Over 40pc children suffer from malnutrition
Most of the world's chronically undernourished under-fives -- 8.3 crore children -- are in South Asia, according to a Unicef report titled 'Improving Child and Maternal Nutrition', released yesterday.
More than 40 percent of young children are undernourished in Afghanistan, Nepal, India, Bangladesh and Pakistan, the five countries hit hardest by the problem, it said.
The report presents recent survey-based data on global prevalence of under-nutrition (stunting, wasting, underweight) but highlights stunting in particular as it is closely linked to child mortality, chronic disease in adult life and a predictor of a child's brain development.
Some 43 percent of the under fives in Bangladesh are moderately or severely stunted, 49 percent in Nepal, 48 percent in India, 42 percent in Pakistan and 59 percent in Afghanistan.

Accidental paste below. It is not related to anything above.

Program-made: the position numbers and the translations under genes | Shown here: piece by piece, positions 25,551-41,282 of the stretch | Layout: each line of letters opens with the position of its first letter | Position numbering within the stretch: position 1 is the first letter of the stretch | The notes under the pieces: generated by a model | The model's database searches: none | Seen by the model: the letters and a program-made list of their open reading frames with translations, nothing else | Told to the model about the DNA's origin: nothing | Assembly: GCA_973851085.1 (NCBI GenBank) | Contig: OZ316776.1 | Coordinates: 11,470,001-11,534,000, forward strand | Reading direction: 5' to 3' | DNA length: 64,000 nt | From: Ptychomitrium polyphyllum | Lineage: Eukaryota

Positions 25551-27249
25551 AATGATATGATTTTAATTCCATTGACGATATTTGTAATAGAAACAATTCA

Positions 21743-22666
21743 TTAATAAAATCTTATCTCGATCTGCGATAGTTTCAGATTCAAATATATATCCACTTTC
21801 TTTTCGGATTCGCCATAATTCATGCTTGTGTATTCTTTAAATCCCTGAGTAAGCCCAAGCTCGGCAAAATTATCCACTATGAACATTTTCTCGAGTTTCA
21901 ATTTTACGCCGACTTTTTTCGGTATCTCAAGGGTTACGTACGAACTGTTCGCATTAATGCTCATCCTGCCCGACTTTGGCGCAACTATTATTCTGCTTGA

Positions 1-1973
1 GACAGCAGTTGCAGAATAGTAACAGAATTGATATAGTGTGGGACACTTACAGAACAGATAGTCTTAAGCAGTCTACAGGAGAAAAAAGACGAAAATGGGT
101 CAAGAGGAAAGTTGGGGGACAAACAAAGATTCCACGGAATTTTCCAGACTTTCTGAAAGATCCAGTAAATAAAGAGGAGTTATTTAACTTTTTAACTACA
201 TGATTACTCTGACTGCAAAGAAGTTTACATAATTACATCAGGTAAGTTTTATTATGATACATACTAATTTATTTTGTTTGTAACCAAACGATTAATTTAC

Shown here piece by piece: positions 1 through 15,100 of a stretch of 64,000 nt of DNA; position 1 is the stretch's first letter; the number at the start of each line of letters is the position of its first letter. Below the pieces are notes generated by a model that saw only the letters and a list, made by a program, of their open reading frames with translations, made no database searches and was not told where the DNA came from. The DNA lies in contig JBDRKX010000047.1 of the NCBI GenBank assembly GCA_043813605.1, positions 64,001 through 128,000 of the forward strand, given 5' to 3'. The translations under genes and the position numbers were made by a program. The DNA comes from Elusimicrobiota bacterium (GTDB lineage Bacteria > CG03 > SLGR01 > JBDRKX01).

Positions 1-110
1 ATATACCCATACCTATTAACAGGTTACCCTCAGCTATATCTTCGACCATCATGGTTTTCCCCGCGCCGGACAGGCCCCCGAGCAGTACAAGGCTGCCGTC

South Asia makes up nearly 8.3 crore undernourished children in total and rest of the world 7.2 crore.
The report also said breastfeeding within one hour of birth and exclusively for at least six months, is the single intervention with the largest impact on child survival, potentially reducing under-five child mortality by 12-15 percent in developing countries.
Across South Asia, harmful cultural and traditional practices such as child marriage lead to many women giving birth young. They are told to eat less during pregnancy -- for easier delivery -- they're anemic and undernourished, and as a result have low birthweight babies who may survive but not thrive, the report said.
It called for equal attention to proper care and feeding of children between six months and two years. This is not just about food. It is about giving the right kinds of food and care at the right age -- promoting immediate and exclusive breastfeeding, the report added.